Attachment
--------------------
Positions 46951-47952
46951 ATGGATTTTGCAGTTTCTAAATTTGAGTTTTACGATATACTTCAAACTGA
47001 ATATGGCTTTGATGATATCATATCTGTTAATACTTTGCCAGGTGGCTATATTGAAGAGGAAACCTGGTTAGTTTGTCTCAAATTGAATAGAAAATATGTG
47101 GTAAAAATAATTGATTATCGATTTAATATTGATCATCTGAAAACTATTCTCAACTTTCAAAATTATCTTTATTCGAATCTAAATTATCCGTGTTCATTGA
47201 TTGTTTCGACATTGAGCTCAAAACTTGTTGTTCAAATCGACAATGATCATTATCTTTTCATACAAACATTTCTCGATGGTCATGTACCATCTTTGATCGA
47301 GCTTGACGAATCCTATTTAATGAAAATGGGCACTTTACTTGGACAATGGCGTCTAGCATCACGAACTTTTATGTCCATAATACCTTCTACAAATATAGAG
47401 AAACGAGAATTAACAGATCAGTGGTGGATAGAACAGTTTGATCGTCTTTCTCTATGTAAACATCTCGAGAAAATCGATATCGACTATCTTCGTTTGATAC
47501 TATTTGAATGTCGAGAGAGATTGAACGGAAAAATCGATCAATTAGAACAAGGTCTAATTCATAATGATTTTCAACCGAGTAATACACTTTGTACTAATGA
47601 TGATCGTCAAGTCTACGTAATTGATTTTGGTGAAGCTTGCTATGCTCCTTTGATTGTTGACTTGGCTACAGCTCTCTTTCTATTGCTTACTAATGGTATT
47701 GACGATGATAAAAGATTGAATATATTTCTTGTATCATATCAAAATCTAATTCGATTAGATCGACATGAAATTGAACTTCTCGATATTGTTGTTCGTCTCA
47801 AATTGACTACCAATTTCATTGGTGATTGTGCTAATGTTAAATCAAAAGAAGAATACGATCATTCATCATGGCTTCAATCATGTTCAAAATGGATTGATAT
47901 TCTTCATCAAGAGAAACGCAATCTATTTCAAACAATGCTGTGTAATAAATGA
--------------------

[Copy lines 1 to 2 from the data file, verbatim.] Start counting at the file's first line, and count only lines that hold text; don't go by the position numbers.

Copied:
Positions 46951-47952
46951 ATGGATTTTGCAGTTTCTAAATTTGAGTTTTACGATATACTTCAAACTGA